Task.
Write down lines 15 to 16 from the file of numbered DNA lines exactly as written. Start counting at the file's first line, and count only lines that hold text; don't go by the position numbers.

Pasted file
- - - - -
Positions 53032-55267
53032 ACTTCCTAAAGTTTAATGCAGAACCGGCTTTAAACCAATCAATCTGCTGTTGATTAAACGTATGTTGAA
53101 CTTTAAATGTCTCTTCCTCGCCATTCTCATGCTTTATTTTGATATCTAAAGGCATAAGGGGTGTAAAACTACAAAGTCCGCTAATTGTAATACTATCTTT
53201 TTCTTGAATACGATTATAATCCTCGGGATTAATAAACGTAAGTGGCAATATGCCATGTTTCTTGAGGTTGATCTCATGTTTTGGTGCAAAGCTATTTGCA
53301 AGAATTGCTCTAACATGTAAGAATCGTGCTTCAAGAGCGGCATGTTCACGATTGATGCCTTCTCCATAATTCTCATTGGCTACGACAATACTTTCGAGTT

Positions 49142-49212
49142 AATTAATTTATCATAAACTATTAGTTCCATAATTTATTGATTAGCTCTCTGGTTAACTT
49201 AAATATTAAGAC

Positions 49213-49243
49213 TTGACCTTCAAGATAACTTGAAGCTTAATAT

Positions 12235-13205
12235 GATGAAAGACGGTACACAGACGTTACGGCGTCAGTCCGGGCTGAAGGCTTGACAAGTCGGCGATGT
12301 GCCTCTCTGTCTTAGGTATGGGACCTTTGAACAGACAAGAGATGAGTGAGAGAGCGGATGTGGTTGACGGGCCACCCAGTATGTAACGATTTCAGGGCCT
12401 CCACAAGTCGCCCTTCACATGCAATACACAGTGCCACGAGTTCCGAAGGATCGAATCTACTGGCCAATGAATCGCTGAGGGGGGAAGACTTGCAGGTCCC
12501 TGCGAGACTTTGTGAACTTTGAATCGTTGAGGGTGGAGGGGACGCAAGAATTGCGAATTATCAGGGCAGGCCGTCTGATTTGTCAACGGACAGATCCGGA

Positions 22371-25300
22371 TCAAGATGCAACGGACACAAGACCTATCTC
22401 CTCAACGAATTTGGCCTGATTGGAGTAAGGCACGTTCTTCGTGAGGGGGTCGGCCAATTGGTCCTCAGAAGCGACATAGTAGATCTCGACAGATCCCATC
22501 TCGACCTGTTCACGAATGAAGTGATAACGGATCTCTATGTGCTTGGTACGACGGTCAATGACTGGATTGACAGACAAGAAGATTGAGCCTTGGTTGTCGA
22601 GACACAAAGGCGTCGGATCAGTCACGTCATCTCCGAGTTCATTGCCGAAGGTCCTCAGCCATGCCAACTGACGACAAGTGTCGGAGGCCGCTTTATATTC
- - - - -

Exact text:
12501 TGCGAGACTTTGTGAACTTTGAATCGTTGAGGGTGGAGGGGACGCAAGAATTGCGAATTATCAGGGCAGGCCGTCTGATTTGTCAACGGACAGATCCGGA

Positions 22371-25300